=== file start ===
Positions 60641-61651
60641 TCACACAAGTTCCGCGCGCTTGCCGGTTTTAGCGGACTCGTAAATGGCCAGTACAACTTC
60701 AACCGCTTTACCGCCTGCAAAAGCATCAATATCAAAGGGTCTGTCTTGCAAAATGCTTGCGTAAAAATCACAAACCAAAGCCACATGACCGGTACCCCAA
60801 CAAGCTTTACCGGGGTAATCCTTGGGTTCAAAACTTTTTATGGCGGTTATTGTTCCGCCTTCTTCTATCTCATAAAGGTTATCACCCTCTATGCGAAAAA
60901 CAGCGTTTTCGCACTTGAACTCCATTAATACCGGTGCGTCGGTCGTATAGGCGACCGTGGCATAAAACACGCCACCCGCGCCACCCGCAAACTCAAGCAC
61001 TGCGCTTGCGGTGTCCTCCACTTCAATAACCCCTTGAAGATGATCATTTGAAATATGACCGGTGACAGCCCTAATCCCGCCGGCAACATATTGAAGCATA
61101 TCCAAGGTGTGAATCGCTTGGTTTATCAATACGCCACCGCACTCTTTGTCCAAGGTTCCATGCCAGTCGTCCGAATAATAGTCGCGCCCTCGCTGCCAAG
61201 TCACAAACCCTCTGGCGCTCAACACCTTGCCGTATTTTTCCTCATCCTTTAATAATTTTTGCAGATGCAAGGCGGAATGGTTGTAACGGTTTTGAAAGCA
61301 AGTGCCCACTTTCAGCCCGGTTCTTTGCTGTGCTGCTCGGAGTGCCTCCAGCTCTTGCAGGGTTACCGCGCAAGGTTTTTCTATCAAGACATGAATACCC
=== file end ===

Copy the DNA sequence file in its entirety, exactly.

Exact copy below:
Positions 60641-61651
60641 TCACACAAGTTCCGCGCGCTTGCCGGTTTTAGCGGACTCGTAAATGGCCAGTACAACTTC
60701 AACCGCTTTACCGCCTGCAAAAGCATCAATATCAAAGGGTCTGTCTTGCAAAATGCTTGCGTAAAAATCACAAACCAAAGCCACATGACCGGTACCCCAA
60801 CAAGCTTTACCGGGGTAATCCTTGGGTTCAAAACTTTTTATGGCGGTTATTGTTCCGCCTTCTTCTATCTCATAAAGGTTATCACCCTCTATGCGAAAAA
60901 CAGCGTTTTCGCACTTGAACTCCATTAATACCGGTGCGTCGGTCGTATAGGCGACCGTGGCATAAAACACGCCACCCGCGCCACCCGCAAACTCAAGCAC
61001 TGCGCTTGCGGTGTCCTCCACTTCAATAACCCCTTGAAGATGATCATTTGAAATATGACCGGTGACAGCCCTAATCCCGCCGGCAACATATTGAAGCATA
61101 TCCAAGGTGTGAATCGCTTGGTTTATCAATACGCCACCGCACTCTTTGTCCAAGGTTCCATGCCAGTCGTCCGAATAATAGTCGCGCCCTCGCTGCCAAG
61201 TCACAAACCCTCTGGCGCTCAACACCTTGCCGTATTTTTCCTCATCCTTTAATAATTTTTGCAGATGCAAGGCGGAATGGTTGTAACGGTTTTGAAAGCA
61301 AGTGCCCACTTTCAGCCCGGTTCTTTGCTGTGCTGCTCGGAGTGCCTCCAGCTCTTGCAGGGTTACCGCGCAAGGTTTTTCTATCAAGACATGAATACCC